Waste Input-Output (WIO) Table
What is WIO?
Any economic activity generates waste of some sort.
The WIO table is an extended Input-Output (IO) table that represents the interdependence
between the flow of goods and the flow of wastes. The following figure
shows a prototype of WIO table, which consists of five production sectors
(mining, energy, materials, parts, and product), three waste treatment sectors
(separation and shredding, incineration, and landfill), and six waste types
(waste containers, discarded appliances, metal scraps, dust, sludge, and ash).
In the figure, Xij indicates the flow of goods, while Wij
indicates the flow of wastes. The activity of the waste treatment sectors
is to transform waste feedstock into different types of waste. The flow in the
"waste times waste treatment '' block represents this transformation..
WIO as an accounting system
From the point of view of
accounting system, WIO can be seen as a variant of NAMEA. A distinguishing
feature of WIO consists in its detailed description of waste stream and waste
management. Furthermore, we have also developed an accompanying analytical model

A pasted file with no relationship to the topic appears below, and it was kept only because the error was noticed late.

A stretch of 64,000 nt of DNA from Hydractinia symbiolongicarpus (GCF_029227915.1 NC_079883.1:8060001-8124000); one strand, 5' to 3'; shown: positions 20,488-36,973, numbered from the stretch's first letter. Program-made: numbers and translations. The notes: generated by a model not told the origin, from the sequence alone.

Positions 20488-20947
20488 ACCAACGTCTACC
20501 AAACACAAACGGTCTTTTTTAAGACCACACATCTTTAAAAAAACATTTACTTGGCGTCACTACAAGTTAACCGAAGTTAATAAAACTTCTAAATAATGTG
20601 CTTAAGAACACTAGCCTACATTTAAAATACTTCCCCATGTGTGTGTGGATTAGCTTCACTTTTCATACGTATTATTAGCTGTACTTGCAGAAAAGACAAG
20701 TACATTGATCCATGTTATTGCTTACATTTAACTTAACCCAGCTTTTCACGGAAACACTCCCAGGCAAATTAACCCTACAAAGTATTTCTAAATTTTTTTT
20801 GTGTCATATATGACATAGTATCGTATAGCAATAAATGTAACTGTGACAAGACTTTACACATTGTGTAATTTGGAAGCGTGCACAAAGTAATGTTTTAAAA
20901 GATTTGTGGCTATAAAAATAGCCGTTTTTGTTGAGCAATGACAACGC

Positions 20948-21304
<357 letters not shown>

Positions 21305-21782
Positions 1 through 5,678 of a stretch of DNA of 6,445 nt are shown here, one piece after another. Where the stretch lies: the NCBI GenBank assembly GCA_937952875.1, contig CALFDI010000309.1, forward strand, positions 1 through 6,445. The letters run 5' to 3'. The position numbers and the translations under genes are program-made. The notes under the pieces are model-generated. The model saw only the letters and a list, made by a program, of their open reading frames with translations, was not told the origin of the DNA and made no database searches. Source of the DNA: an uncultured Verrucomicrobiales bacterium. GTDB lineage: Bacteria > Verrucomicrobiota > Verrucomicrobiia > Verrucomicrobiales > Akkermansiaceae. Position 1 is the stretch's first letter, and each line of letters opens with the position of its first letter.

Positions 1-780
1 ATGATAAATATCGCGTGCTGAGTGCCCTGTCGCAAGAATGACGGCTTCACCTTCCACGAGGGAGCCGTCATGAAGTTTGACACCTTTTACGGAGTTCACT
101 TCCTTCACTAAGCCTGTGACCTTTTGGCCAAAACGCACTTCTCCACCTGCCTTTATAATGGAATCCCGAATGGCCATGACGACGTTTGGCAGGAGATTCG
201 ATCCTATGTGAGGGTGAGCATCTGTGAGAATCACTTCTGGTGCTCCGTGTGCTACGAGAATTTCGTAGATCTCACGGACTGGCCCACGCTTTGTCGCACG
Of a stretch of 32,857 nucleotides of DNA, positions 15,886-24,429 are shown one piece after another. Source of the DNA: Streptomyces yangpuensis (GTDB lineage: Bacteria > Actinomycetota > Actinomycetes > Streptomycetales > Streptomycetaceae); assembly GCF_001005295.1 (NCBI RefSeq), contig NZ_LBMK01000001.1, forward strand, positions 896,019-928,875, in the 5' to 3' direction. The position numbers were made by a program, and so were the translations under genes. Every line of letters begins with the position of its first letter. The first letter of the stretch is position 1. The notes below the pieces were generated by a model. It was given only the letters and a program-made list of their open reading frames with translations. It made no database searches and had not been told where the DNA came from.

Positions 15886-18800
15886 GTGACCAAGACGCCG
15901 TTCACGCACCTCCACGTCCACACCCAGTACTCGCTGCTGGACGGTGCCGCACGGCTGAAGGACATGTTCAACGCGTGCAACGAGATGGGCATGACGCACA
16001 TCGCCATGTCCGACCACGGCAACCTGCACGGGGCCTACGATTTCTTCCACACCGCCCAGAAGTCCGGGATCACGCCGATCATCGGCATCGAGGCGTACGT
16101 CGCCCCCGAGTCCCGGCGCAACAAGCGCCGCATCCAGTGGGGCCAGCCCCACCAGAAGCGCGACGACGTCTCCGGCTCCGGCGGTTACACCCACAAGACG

called WIO model that can be used as a hybrid LCA tool of waste management. For
details of the WIO model, see below.
WIO adopted as a format for an official statistic of Japan
WIO has been adopted as the format for recording the flow of waste among production-, consumption-, and waste management sectors, involving generation, treatment, recycling, and final disposal, in the Input-Output Tables for Analysis of Environmental Fields (E-IO), an official statistic of Japan, the preparation of which was approved by the cabinet in March 2009. E-IO has henceforth being developed under the initiative of Ministry of the Environment (MOE) in cooperation with Ministry of Internal Affairs and Communications (MIC) and Ministry of Economy, Trade and Industry (METI).
Download and use WIO Table
the "Readme" sheet before using the WIO tables.
WIO and LCA
The waste input-output (WIO) is a hybrid methodology of LCA that is capable
of taking into account all the phases of life-cycle, production, use, and End of